I've never seen image lazy loading have any negative impact on web search rankings. Improving the perceived performance of your site for users can really help your rankings. When fewer people bounce back to the search results because of performance problems with your site, your rankings will improve.
Google will not be able to index lazy loaded images for ...
No, unless you do a search with the correct license.
When you do an image search, there is an option to select the license.
Go to Images. Enter a search term. You should see a Tools button toward the left side. Click on it. It becomes gray and a set of dropdowns appear toward the right side.
Click on Usage Rights and select your expected usage. "Labeled ...
Will google still crawl to Full_Res_Image and index that in web as well as google images?
If it does crawl to the full res image, how do I then set alt tags on the full res image?
You can't but you can still use other indicators of content such as:
Use the alt attribute on the cropped image. By being the effective anchor text of that link it would ...
Short answer NO.
The purpose of the canonical tag is duplicated content, not media. Google's John Mueller talks about image canonical in this office hours hangout video from Aug 12, 2016.
(56:24) For images, we don't use the rel canonical. So if you have the rel canonical header in the images themselves, we don't use that.
There are a number of websites that do offer free images that can be used for commercial purposes.
CC Search will allow you to search a number of online venues for suitable images
The alt attribute of the img tag is part of the content of the page, it should therefore be in the same context as the rest of the page (unless it is purely decorative in which case you probably shouldn't have any alt text, or use a background-image, etc.)
You could have the same image that is used on two different pages and the subject of those pages could ...
Moving images to a CDN is similar to migrating the URLs of other content.
Use a subdomain of your main domain (images.example.com), don't use the CDN domain name (893.mebes.bigbadcdnhost.tld)
Use 301 permanent redirect (www.example.com/images/foo.jpg to images.example.com/images/foo.jpg)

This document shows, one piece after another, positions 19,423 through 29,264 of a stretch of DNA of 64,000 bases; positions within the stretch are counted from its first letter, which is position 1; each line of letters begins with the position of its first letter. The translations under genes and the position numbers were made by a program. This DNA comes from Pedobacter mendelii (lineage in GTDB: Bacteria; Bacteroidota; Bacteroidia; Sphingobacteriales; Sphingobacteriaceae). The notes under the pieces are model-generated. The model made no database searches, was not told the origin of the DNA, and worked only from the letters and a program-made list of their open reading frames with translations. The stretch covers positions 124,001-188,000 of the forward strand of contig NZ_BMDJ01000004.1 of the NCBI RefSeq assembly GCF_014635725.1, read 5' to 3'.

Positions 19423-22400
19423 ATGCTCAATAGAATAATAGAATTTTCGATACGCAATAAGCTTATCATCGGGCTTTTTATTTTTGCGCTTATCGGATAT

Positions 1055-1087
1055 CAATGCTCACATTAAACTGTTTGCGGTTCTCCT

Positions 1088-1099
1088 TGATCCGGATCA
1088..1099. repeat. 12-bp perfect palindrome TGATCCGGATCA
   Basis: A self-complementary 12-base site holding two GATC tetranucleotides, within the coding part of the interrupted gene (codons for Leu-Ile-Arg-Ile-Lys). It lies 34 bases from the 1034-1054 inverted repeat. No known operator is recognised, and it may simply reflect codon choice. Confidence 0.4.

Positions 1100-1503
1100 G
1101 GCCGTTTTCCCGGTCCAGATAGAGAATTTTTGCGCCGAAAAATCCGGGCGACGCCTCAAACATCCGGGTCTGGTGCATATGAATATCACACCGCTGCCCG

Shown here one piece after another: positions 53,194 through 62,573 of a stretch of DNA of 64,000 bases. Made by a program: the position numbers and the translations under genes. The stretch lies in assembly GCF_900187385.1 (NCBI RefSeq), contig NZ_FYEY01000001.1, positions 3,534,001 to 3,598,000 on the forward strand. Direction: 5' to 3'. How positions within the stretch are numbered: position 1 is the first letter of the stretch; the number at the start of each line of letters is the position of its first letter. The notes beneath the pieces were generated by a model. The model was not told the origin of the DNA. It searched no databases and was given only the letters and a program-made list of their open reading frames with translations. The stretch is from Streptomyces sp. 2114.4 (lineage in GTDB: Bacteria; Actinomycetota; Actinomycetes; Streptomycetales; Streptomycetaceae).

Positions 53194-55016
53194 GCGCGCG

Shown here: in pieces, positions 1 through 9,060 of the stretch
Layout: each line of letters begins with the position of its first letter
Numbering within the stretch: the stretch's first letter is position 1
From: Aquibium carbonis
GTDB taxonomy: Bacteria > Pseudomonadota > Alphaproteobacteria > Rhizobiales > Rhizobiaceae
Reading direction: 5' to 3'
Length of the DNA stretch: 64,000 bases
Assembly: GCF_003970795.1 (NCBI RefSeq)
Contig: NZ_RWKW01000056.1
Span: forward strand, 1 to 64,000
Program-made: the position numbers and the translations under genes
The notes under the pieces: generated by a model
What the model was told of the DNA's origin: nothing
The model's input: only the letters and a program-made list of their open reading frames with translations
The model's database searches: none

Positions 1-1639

Update your site so that you refer to the images at their new URLs ...
If you have access to the source then you could consider using SVG, that way Google can read the text. – from Simon Hayter in comments
If you just want the text indexed for search engines and don't care about accessibility, then you can add a caption to the image in the sitemap:
The Google crawler is detecting the text inside the span element as the caption of the image in question. There is no way to make Google use the title attribute instead as Google prioritises what's visible to the end user. In addition to that Google uses its extensive experience in image detection and evaluation to identify how to tag images. If you want to ...
Google scans your source code for items that look like URLs and will try to crawl them and index them, even if they are not in an <a href.
Based on the crawling that Googlebot has done on my site, Google seems to think that strings in the page source are URLs if:
They end in a common page extension such as "html", "htm", or "php".
They contain a slash ...
When you search for site:www.example.com images on Google, you're looking for pages on www.example.com that contain the word images. Try searching for site:www.example.com on Google Image Search.
I've seen 16x16 pixel icons on Google Image Search, so your image size shouldn't be a problem.
tl;dr I think your images are indexed OK, but you are simply not able to see all the images that Google has indexed.
i did search in google image search and counted the number of images. it was around only 500.
Curious, I see considerably more when performing a site: search for your real site on Google Image search.
But there are more than 500 images in ...
You should try to adopt a smart naming convention for your image file names since search engines will look at the file name when understanding what it contains.
If you can't make the filenames unique with keywords then at least make them unique using Tom's name and a number, maybe also a year, image size, another celebrity in the image or something that can ...
First off all, I think that it's imperative that everyone understand what an "alt tag" (alt being short for "alternative") is in the first place. The accessibility portion of the Penn State site describes it well: "a clear text alternative of the image for screen reader users."
You may or may not know that individuals who are using a screen reader are ...
Sitemaps for images can help Google discover images that it hasn't discovered.